The council will use money from its successful bid for £237,000 from Government’s Emergency Active Travel Fund (EATF) to pay for the works in Victoria Street and Darlington Street/Queen Square.
Temporary measures were installed in June after the government provided funding and encouraged councils to bid for money to implement emergency schemes to make it easier for people to socially distance in town and city centres and to promote more walking and cycling.
They included the pedestrianisation of Victoria Street from its junction at Queen Square to the junction with Bell Street.
Another scheme saw part of Darlington Street, Queen Square and Lichfield Street made one way to allow the creation of a new cycle lane and pavement widening.
These were done on a temporary trial basis using cones, road markings and barriers so that council transport chiefs could assess their impact before potentially making them suitable for longer term use.
Initial feedback from monitoring the new schemes and talking to local businesses and other stakeholders is positive and people feel they have been effective.
Based on this success, the council will use the remaining EATF funding to enhance the appearance of the temporary schemes by reducing the need for cones and other infrastructure which can clutter the street scene.
A condition of the government funding is that schemes must be implemented by 7 September, so work has now begun and is expected to be complete by mid-August.
Measures involve the painting of the cycle route and an improved surfacing of the widened pavements.
In Victoria Street a pilot scheme is being introduced to support pubs, bars and cafes by creating new outdoor seating areas on the widened pavements.
The council is currently working with businesses in the street who will be able to take advantage of extra space for tables and chairs, helping replace the seating areas inside that have been lost due to social distancing regulations.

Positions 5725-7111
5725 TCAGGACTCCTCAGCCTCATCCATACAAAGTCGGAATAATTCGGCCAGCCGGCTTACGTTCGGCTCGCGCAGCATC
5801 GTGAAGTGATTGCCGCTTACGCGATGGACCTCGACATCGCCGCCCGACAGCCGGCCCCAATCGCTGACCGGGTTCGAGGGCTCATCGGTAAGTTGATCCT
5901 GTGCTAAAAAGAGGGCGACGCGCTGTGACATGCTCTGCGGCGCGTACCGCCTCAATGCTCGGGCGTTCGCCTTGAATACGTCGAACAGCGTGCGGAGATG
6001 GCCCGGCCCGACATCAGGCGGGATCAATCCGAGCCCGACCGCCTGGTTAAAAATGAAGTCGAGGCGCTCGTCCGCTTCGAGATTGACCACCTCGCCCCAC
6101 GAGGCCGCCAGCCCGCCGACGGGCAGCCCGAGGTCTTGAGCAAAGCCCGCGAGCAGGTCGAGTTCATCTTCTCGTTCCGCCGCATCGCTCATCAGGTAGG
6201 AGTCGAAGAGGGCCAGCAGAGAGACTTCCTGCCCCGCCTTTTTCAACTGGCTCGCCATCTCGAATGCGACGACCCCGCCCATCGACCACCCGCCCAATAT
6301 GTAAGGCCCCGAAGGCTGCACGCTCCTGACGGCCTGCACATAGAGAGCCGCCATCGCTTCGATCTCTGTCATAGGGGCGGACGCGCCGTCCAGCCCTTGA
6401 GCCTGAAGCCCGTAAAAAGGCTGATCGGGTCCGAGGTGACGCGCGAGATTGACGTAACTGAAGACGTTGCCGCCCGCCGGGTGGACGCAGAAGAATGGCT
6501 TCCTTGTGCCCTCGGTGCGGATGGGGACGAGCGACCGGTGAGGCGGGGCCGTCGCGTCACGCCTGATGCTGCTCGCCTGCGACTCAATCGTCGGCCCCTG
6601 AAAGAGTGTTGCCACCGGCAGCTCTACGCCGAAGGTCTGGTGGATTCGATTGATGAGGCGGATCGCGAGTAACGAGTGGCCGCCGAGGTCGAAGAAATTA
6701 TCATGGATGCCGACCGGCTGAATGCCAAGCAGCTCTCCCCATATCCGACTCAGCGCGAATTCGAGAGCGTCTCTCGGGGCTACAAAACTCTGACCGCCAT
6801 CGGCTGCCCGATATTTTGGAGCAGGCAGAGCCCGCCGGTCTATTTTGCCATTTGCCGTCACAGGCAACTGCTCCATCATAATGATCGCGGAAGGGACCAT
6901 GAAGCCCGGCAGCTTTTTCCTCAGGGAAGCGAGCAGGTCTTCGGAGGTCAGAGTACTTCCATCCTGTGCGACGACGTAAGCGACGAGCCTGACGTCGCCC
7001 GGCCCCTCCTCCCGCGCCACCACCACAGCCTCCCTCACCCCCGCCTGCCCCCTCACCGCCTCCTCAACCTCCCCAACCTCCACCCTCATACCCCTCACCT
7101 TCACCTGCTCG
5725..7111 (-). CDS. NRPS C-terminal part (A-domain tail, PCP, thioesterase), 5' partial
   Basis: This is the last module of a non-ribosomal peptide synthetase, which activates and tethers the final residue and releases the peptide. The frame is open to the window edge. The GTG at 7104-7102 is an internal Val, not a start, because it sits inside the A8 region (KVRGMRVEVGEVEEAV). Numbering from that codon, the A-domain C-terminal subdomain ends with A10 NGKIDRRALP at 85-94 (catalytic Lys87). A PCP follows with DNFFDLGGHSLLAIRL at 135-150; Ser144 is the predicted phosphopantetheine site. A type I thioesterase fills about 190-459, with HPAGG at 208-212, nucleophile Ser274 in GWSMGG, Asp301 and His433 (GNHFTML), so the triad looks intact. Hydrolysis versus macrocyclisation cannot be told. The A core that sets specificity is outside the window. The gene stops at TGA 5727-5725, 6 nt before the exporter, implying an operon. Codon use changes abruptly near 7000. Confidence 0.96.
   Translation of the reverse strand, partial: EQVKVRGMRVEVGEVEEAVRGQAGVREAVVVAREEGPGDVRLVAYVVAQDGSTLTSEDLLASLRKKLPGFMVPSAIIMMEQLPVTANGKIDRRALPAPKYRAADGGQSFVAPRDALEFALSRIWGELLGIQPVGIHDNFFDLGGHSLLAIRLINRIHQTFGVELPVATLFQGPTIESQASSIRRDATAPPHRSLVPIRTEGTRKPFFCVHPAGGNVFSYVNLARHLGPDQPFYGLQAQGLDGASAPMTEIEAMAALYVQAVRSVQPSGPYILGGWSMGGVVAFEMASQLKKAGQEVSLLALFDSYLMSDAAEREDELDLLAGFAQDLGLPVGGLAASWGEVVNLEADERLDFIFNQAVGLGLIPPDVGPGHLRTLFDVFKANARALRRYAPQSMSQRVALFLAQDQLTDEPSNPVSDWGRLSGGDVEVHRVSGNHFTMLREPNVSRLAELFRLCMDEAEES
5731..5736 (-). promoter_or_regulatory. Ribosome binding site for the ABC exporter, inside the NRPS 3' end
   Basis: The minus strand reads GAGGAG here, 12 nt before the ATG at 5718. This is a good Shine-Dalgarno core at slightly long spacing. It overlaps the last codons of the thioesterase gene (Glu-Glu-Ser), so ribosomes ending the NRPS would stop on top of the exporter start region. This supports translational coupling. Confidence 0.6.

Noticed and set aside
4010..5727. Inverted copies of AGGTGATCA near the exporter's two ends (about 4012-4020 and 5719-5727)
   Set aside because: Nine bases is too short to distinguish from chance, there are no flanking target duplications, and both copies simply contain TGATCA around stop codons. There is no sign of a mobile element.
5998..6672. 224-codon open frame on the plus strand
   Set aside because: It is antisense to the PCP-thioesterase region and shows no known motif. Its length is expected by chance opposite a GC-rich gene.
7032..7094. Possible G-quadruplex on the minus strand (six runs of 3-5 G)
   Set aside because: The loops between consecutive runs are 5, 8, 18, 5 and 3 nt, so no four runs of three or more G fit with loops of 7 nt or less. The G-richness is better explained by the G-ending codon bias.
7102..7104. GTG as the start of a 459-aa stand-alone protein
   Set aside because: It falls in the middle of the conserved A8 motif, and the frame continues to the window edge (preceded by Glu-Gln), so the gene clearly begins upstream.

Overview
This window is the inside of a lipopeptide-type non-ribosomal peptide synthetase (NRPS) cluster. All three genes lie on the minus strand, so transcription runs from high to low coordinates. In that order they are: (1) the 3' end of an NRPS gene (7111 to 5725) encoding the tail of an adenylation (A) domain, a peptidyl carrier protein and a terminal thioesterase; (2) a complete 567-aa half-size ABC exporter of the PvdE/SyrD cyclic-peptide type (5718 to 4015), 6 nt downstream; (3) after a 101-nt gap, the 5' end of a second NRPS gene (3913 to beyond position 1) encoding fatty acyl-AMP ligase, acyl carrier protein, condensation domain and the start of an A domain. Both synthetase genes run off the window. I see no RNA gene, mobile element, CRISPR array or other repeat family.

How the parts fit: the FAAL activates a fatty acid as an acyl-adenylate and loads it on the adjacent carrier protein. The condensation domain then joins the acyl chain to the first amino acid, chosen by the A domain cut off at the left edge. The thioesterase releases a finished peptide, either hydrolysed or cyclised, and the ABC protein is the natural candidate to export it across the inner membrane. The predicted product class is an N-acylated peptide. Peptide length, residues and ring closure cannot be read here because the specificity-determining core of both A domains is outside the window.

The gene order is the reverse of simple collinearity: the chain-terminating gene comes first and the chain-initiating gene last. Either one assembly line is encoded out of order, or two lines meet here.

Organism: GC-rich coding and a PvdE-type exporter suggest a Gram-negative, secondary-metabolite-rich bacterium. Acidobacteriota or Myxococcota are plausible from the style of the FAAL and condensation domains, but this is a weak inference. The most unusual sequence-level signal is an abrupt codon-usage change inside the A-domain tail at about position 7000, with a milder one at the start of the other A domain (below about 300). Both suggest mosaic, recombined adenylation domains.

The scheme will also include space for planters to improve the appearance of the area, feature lighting, work to improve vacant shopfront appearances, small scale events and bike storage to encourage more travel into the centre by bike.
The pilot has been designed to encourage greater footfall and increase business confidence in the area, and allows businesses to apply for the new pavement licence brought in by the Government in July.
The licence allows pubs, restaurants and bars to safely extend their outdoor space. Government has set the fee for the licence at £100, but the council has reduced the cost to £25 to help ease the burden for businesses.
Councillor Steve Evans, cabinet member for city environment, said: “In line with government guidance, we introduced emergency measures back in June on a temporary basis to see how successful they would be to keep people safer through easier social distancing and by encouraging people to walk and cycle more.
“We successfully bid for funding from the government’s emergency active travel fund to implement these schemes and the feedback has been that they have worked. People have found it easier to socially distance with widened footways, the cycle lanes have made it safer to use a bike and the oneway system has not caused delays to buses.
“Local businesses tell us that they want an attractive environment to help bring people back. So now we are using the rest of the EATF funding to make these trial measures more suitable over the longer term and we will make some environmental improvements as well with planters full of greenery, seating areas outside some businesses and bike storage.”
Cherry Shine, Wolverhampton Business Improvement District (BID) Director, added: “The BID is liaising with all our businesses to provide them with the most up to date information and they are very receptive to this project that will help improve the footfall and vibrancy of the city centre.
“The BID team is working closely with council officers leading on the project work and we will continue to be the main point of contact between businesses and the council during this difficult period.”